I was absolutely engrossed by Sarah Krasnostein's  The Trauma Cleaner. This biography about the incredible life of Sandra Pankhurst was absolutely compelling, forcing readers to set aside their assumptions about how other people live.  Another fascinating book was Chloe Hooper 's  The Arsonist, which looked at the devastating Black Saturday bushfires and the trial of one of those who caused them.

I really enjoy reading well crafted essays. As Samantha Irby's We Are Never Meeting in Real Life topped many 2017 best book lists, I began this year with her funny, snarky and cynical collection.  At the other end of the spectrum, Rebecca Solnit writes with great intellect and thought on issues affecting women in her Men Explain Things To Me. Tackling gang rape, sexual harassment, genealogy, isolation and more, I really admired Solnit's feminist approach. I also read two Quarterly Essays, by Richard Dennis (QE70) and Laura Tingle (QE71).

As part of my commitment to Working Out Loud (WOL), I read Julian Stodd's The Social Leadership Handbook and attempted to complete the accompanying workbook.

I only read one book on American politics this year, Bob Woodward's Fear: Trump in the White House, and that was enough! I need to declare a Trump free zone and limit his influence on my reading life.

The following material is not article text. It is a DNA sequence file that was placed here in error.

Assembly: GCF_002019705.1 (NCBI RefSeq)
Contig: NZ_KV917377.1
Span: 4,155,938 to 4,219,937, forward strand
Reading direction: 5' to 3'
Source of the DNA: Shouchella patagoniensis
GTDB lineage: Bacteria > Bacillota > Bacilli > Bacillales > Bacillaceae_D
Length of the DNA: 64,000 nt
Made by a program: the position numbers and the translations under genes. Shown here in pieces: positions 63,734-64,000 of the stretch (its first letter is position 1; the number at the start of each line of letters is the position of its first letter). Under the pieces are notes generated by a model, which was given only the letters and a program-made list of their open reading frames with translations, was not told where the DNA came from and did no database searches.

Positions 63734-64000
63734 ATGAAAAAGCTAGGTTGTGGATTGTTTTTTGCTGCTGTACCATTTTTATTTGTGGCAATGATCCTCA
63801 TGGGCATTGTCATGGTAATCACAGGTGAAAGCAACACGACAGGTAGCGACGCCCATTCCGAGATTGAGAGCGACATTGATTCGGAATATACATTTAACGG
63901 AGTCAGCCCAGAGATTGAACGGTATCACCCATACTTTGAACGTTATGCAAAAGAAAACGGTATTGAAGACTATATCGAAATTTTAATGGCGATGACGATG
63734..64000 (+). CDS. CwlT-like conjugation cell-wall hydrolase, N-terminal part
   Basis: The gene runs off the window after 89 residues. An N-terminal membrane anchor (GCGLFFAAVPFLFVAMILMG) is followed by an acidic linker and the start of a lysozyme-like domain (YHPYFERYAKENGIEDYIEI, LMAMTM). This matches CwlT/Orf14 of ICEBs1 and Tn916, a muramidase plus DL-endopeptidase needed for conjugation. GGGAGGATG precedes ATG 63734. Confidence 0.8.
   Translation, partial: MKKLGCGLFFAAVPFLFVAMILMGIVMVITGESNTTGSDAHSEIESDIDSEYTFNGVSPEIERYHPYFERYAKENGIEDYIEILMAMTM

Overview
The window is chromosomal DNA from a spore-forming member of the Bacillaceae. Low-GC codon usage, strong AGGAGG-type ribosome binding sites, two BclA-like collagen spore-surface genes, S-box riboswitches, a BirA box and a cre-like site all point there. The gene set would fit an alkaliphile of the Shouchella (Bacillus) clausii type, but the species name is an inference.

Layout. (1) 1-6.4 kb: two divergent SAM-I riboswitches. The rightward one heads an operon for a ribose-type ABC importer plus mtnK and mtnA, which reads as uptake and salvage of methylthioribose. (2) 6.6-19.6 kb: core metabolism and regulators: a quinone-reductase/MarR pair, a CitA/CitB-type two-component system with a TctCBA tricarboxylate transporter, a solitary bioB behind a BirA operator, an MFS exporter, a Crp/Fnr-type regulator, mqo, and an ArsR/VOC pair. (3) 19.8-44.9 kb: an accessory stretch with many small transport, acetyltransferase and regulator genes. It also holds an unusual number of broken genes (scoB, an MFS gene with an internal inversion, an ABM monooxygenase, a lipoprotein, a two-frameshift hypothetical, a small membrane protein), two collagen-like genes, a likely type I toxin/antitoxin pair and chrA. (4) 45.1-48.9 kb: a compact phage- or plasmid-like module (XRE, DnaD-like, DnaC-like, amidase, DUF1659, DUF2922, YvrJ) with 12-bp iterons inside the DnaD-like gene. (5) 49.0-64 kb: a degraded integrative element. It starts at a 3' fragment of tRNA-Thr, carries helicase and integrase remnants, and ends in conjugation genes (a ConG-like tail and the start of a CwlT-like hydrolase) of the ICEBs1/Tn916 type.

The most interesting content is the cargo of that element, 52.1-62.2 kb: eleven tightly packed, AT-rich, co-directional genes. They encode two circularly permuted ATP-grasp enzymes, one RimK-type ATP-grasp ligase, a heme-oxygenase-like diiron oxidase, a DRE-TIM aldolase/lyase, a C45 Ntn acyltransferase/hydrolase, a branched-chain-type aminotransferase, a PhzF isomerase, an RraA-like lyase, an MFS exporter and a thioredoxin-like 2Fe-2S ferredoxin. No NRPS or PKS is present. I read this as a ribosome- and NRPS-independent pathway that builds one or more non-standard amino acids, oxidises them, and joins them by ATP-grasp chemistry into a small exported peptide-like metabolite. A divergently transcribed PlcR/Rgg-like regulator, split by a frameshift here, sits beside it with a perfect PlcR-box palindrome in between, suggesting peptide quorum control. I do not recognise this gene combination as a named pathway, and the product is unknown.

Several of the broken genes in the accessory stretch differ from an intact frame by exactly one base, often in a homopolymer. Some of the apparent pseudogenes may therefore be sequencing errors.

The best non-fiction book I read this year was, without doubt, Sarah Krasnostein's The Trauma Cleaner. The story of Sandra Pankhurst and her remarkable life is incredible, but Krasnostein also inserts the heartbreaking stories of Pankhurst's hoarder clients. This is a story of empathy and belonging, and one which I have recommended, gifted and shared with so many people this year. 

I had a pretty bad year with poetry in 2018. Normally I try and seek out fresh new voices but this year I only read one collection - Rupi Kaur's The Sun and Her Flowers. The fact that I read Kaur is strange since after reading her disappointing Milk and Honey I swore I would read any more of her work.... Oh well.

Best of 2018
Of all the books I read this year the two works I regard most highly are Sarah Krasnostein's  The Trauma Cleaner and Chris Hammer's Scrublands. Honourable mentions go to Bri Lee's Eggshell Skull, Julia Baird's Victoria: The QueenHelen Garner's  The Spare Room and Robert Galbraith's Lethal White.